Such was this singular man, in his more superficial aspects. What nobler qualities he might possess below the surface, no one had ever discovered. Mr. Vanstone, it is true, stoutly asserted that "Mr. Clare's worst side was his outside"—but in this expression of opinion he stood alone among his neighbors. The association between these two widely-dissimilar men had lasted for many years, and was almost close enough to be called a friendship. They had acquired a habit of meeting to smoke together on certain evenings in the week, in the cynic-philosopher's study, and of there disputing on every imaginable subject—Mr. Vanstone flourishing the stout cudgels of assertion, and Mr. Clare meeting him with the keen edged-tools of sophistry. They generally quarreled at night, and met on the neutral ground of the shrubbery to be reconciled together the next morning. The bond of intercourse thus curiously established between them was strengthened on Mr. Vanstone's side by a hearty interest in his neighbor's three sons—an interest by which those sons benefited all the more importantly, seeing that one of the prejudices which their father had outlived was a prejudice in favor of his own children.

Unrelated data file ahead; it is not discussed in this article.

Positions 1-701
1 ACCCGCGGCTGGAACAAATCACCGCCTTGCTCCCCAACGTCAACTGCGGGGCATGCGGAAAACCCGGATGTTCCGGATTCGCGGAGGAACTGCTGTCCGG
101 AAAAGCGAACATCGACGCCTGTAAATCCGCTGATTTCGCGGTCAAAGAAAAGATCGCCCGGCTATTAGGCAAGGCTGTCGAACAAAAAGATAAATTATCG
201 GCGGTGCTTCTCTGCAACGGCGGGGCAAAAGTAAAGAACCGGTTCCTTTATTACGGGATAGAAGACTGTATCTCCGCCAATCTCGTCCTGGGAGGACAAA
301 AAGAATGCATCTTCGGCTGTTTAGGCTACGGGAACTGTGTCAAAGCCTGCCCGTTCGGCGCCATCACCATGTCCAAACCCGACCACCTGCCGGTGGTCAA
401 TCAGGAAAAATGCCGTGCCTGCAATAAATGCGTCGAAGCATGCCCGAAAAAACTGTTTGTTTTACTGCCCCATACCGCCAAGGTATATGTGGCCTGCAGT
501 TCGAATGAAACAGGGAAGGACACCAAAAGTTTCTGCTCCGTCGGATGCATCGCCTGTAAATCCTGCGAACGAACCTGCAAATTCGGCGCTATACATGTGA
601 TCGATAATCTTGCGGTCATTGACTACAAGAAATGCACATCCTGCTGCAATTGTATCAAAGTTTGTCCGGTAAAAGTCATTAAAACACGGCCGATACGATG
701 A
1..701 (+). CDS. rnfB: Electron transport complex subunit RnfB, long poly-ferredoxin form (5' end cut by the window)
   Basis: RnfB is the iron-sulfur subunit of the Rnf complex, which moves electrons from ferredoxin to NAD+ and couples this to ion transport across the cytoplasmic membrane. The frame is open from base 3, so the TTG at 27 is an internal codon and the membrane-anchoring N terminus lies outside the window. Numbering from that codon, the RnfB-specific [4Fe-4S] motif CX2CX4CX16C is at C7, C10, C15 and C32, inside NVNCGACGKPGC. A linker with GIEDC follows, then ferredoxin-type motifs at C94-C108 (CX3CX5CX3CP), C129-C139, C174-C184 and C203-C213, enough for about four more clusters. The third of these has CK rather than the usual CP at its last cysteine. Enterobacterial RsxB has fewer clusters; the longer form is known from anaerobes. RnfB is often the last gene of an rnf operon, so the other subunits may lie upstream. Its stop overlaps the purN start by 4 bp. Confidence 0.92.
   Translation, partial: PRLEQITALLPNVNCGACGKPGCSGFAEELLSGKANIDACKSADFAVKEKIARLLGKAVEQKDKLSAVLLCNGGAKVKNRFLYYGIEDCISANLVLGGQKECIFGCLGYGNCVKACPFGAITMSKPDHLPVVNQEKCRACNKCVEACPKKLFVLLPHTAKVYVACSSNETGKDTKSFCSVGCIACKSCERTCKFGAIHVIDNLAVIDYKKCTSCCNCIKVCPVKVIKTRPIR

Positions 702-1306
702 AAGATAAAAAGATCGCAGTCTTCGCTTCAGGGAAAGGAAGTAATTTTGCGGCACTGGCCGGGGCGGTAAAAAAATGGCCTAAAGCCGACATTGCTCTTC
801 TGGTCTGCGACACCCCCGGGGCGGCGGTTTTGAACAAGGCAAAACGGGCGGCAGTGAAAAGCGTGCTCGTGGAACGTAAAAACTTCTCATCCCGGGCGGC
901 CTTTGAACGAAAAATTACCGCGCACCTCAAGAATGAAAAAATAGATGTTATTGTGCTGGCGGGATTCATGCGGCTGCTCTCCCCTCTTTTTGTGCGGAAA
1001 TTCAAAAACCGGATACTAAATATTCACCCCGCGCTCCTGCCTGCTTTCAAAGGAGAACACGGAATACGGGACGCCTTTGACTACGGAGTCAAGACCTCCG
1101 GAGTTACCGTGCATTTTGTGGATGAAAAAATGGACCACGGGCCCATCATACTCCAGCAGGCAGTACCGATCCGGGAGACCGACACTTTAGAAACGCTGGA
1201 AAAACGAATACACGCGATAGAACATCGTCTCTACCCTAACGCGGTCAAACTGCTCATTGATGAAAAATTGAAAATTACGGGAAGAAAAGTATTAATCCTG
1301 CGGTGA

"I look at those boys," the philosopher was accustomed to say, "with a perfectly impartial eye; I dismiss the unimportant accident of their birth from all consideration; and I find them below the average in every respect. The only excuse which a poor gentleman has for presuming to exist in the nineteenth century, is the excuse of extraordinary ability. My boys have been addle-headed from infancy. If I had any capital to give them, I should make Frank a butcher, Cecil a baker, and Arthur a grocer—those being the only human vocations I know of which are certain to be always in request. As it is, I have no money to help them with; and they have no brains to help themselves. They appear to me to be three human superfluities in dirty jackets and noisy boots; and, unless they clear themselves off the community by running away, I don't myself profess to see what is to be done with them."